Skogsö Kapell och Kyrkogård Saltsjobaden, Nacka kommun, Stockholms län, Sweden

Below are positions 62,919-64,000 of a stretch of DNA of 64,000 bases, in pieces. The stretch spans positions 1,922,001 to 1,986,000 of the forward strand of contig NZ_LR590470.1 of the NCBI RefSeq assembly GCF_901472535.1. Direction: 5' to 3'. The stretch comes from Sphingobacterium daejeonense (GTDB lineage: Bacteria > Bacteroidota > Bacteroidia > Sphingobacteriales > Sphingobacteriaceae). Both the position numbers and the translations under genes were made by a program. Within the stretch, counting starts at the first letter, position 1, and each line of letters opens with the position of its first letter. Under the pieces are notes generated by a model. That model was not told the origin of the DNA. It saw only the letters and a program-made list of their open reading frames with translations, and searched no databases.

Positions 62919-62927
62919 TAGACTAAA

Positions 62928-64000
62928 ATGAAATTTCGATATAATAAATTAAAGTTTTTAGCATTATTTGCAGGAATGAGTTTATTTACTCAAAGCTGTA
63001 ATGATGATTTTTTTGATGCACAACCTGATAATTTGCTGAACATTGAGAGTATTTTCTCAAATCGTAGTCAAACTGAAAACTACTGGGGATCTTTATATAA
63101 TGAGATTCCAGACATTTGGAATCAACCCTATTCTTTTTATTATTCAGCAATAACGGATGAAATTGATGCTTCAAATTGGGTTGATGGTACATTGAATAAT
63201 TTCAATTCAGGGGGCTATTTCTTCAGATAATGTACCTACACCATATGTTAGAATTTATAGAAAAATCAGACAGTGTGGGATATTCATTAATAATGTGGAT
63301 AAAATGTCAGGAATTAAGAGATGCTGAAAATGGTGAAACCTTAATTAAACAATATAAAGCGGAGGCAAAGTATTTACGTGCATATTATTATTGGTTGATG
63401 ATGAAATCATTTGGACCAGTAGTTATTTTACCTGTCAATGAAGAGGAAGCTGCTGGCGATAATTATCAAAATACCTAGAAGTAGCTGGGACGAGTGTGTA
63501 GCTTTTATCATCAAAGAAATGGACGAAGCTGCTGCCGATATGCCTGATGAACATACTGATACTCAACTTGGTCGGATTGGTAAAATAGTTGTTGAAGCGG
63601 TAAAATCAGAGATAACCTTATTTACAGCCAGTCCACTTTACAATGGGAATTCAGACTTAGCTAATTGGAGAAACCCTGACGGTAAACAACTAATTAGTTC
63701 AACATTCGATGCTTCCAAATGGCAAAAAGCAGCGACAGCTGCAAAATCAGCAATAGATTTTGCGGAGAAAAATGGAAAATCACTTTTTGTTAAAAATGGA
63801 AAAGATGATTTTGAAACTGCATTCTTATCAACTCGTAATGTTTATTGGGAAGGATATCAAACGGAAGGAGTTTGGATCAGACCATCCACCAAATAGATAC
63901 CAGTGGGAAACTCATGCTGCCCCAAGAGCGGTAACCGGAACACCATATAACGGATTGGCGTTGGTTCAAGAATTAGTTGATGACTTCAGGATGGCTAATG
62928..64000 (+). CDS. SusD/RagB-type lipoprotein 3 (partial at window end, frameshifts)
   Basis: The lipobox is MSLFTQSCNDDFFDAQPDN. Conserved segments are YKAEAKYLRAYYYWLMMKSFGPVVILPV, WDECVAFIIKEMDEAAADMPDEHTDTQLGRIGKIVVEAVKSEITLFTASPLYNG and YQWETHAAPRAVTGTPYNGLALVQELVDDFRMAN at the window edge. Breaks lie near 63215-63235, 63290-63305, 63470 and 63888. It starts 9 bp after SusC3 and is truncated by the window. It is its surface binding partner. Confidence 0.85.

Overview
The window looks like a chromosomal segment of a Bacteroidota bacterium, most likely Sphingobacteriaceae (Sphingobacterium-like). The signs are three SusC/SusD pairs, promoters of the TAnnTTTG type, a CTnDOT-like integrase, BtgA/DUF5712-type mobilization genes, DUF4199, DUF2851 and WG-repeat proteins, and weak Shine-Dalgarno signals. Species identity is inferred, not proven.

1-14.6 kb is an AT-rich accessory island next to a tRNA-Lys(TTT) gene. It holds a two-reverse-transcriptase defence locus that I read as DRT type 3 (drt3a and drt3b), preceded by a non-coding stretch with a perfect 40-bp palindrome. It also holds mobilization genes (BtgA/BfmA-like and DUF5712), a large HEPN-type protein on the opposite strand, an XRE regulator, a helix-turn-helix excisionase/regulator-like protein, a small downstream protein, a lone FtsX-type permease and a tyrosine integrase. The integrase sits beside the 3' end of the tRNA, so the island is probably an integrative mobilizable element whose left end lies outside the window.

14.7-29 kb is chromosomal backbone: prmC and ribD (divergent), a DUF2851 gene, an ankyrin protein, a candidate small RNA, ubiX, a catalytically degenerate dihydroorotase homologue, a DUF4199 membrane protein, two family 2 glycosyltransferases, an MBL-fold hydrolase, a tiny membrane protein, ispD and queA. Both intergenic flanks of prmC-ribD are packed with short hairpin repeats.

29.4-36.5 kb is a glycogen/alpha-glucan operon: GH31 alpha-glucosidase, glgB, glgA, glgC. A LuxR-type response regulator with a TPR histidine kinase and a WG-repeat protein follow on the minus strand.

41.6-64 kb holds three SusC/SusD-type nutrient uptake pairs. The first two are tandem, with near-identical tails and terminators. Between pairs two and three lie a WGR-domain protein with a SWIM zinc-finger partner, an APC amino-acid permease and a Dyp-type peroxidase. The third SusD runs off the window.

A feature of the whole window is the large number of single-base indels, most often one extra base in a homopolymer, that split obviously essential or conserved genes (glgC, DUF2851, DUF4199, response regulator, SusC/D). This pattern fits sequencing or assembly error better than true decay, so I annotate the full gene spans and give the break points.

Karl Gerhard (April 14, 1891 - April 22, 1964) was a Swedish actor, cabaret entertainer and songwriter. Gerhard started out as a dramatic actor, but from the 1920s onwards he rose to fame by introducing a new form of revue in which he satirised contemporary trends, politicians and society figures. Gerhard both wrote and starred in all his revues, producing over 60 of them and writing more than 4,000 songs. Elegant and urbane in style and attitudes, he has been described as a cross between Aristophanes, Maurice Chevalier and Noel Coward. During the 1930s he became a staunch opponent of Nazism and fascism, and in 1941 one of his revues was censored after an intervention from the German embassy. Gerhard, who was married three times, spent the latter part of his life living with another man and an adopted daughter. An inspired female impersonator, Gerhard also dealt with the themes of homosexuality and sexual inversion in some of his songs, and did so very openly despite homosexuality being illegal at the time. Notable examples are his signature number ‘Jazzgossen’ (‘The Jazz Boy’) from 1922 in which he satirises the effeminate homosexual dandies of the 1920s, and ‘La Garçonne’ and ‘Flickan i frack’ (‘The Girl in Tails’), which deal with masculine ideals among women.
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